Whether you have an existing retail operation, or are considering selling online, the key objective (as it is in any business) is to operate the business successfully and profitably.
Fundamentally – business principles apply.
If you are currently operating a retail venture, then most (if not all) of the business processes and procedures you currently apply, will also apply to an online shop. From purchasing stock, to finally getting items to the customers once they’ve paid for it, the general principles of online selling are the same as traditional ones.
Selling online is therefore (in its most basis sense) another “channel” to invite people to buy stuff, enable them to pay for it, and then to deliver it to them efficiently and safely.
Step One: Market Research
You may have found a “gap in the market”, but more importantly – is there a “market in the gap”?
Today, unless you are manufacturing unique, highly customised products, the chances are that someone else is already doing what you do (or intend to do). If you feel that your produt/service idea(s) have merit, and there is a very good chance of people buying them, you need to determine whether your ideas are commercially viable BEFORE you invest heavily in infrastructure, materials and processes to make and distribute the product(s).
Additionally, trying to sell something “totally new” is often far more difficult and risky than selling items that are already well-established and have a proven market “acceptance” (ie: customers are happy to buy them).
But popular and well-established products are probably being sold by hundreds – if not thousands – or other retailers, so the challenge here is… how to get a share of the established market?
Either way, it is vital that you make decisions based on good market research, and that the research points to a business opportunity that is potentially viable and (most importantly) PROFITABLE.
Step Two: The Business Plan
Don’t skip this step… a business plan is essential.
A business plan is the FRAMEWORK on which you will operate the business, and has a lot of detail relating to processes and procedures, marketing and advertising strategies, logistics and management, accounting and financial management, competitor analysis, revenue and earnings projections, expected costs and out-goings, and what PROFIT you are aiming for in any given time-frame.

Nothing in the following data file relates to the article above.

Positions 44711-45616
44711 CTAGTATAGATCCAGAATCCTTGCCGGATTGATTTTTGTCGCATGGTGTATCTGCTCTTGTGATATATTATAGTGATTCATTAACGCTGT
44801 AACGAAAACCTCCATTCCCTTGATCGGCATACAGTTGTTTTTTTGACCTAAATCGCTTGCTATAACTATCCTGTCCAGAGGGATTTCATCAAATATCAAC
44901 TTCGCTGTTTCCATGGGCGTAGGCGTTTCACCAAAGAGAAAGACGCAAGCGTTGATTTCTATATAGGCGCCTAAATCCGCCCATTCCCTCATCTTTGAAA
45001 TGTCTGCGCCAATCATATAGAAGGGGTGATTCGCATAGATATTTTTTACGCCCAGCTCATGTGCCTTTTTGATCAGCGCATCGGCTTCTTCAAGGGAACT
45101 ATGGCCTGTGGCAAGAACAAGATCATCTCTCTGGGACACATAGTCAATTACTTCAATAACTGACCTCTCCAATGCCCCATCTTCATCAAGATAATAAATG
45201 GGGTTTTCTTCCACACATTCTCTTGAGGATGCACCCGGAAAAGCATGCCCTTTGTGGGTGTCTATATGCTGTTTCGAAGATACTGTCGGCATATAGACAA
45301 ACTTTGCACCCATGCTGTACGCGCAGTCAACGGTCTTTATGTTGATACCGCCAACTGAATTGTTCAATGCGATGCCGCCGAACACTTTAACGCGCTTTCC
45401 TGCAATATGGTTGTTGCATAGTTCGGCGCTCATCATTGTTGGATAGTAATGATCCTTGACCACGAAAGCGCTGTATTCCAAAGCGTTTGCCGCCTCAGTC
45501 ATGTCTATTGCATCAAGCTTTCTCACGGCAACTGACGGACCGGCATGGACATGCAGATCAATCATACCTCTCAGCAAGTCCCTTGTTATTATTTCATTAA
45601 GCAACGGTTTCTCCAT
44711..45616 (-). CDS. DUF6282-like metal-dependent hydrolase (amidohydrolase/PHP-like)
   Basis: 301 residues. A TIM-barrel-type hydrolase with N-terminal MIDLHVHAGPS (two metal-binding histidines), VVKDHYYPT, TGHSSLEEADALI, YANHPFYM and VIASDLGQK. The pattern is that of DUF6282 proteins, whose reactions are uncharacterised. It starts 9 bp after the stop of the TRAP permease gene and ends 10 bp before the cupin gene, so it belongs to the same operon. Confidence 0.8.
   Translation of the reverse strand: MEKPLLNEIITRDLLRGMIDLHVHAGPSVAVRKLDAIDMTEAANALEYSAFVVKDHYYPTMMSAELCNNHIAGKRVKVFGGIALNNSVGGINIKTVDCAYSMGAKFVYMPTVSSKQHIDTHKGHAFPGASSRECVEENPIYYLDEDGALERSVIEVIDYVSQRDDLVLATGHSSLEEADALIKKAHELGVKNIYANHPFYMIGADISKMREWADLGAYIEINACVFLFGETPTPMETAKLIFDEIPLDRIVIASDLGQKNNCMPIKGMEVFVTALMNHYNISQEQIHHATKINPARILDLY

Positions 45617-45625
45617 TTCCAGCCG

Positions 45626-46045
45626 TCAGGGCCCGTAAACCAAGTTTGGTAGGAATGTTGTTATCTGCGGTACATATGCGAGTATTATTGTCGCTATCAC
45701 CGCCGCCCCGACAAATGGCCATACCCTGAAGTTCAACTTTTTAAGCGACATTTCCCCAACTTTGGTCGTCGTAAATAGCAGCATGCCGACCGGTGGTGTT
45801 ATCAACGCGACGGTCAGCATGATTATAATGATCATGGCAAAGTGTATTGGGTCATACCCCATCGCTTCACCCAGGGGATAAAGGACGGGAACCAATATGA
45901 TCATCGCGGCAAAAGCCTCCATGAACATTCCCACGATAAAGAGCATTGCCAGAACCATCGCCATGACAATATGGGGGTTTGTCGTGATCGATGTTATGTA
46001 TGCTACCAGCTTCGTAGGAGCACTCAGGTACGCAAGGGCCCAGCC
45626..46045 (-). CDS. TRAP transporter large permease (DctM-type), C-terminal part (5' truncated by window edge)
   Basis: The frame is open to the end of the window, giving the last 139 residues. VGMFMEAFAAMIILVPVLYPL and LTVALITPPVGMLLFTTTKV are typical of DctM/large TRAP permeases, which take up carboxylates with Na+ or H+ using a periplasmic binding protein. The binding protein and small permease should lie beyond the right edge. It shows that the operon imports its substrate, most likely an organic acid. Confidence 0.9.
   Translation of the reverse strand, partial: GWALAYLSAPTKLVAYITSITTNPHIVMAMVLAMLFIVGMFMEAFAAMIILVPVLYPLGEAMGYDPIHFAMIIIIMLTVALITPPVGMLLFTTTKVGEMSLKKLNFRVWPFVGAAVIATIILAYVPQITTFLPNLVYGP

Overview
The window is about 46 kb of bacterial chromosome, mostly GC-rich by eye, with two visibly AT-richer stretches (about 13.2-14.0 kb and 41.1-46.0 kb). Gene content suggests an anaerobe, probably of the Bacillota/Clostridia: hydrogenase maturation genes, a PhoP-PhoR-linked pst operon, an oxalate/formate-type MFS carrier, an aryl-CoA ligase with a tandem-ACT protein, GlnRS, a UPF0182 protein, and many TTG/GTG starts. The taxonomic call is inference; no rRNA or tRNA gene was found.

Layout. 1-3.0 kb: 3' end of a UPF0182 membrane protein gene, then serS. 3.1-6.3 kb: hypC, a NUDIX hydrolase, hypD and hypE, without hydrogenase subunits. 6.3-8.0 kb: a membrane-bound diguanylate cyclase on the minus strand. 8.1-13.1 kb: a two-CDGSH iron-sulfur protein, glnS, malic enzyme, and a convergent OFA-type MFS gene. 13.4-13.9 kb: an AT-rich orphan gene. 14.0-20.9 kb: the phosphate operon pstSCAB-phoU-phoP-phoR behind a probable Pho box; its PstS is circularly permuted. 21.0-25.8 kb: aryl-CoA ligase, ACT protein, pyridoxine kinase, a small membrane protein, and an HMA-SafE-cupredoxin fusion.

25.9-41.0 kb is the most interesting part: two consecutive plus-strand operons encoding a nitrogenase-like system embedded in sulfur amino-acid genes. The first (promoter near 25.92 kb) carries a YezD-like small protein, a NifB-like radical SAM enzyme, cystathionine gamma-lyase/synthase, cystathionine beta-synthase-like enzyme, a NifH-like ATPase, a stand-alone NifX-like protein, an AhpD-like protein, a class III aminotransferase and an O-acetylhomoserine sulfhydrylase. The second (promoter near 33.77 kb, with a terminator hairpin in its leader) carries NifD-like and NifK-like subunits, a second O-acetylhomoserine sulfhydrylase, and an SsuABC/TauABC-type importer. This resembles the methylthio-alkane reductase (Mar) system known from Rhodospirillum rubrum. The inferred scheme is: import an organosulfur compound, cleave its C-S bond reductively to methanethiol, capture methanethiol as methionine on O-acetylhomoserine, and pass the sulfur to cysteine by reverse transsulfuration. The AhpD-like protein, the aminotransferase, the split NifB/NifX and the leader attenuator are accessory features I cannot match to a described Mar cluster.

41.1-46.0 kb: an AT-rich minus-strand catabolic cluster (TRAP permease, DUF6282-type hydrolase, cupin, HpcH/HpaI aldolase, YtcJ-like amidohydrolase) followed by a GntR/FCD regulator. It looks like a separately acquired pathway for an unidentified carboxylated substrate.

A business plan is not “cast in stone” – it can be adapted and changed according to both internal and external influences.
But the MOST IMPORTANT parts of your business plan will relate to how you intend to earn money, and to make sure you (ultimately) earn more than you have to spend.
In short, your entire business plan will be focused on everything that both enables the business’s PROFITABILITY, and recognises the factors which threaten it.
- (You will see me refer to PROFITABILITY again and again… The reason why you want to be in business is (surely?) to be PROFITABLE.)
Step Three: Testing the water
This is the only time (ever) that I will suggest you sell items on large portal sites like eBay and Amazon. For reasons I will outline (in a lot of detail) later, selling on eBay and Amazon is not a way to operate an online eCommerce venture – simply because it is difficult (and in most cases) impossible to sell on these websites PROFITABLY.
Sure… you may achieve sales.
BUT… you are unlikely to do so PROFITABLY.
Large “portal” websites are however, a good testing ground for whether people are willing to buy what you have to sell. These site enable you to test online selling without having to invest in the complex and sophisticated technology associated with eCommerce. They have good market exposure and are very popular with consumers, so you will attract potential buyers and (with a bit of careful planning) you will achieve some sales.
When you are ready to take orders (and that includes being able to quickly deliver the finished articles to customers), set up an eBay or Amazon “shop” and see what happens… Setting up shop on these portals is relatively easy and quick. It should take no more than a couple of hours.
You may need to make many “adjustments” to your offers to achieve some sales – and because most consumers use these portals to find the lowest price, you may even have to sell items at very low prices. At this stage, the PROFITABILITY of your venture is not as important as whether it is actually VIABLE… If you make no sales – even at stupidly low prices – then you may not have items people wish to buy and you need to re-think the whole idea.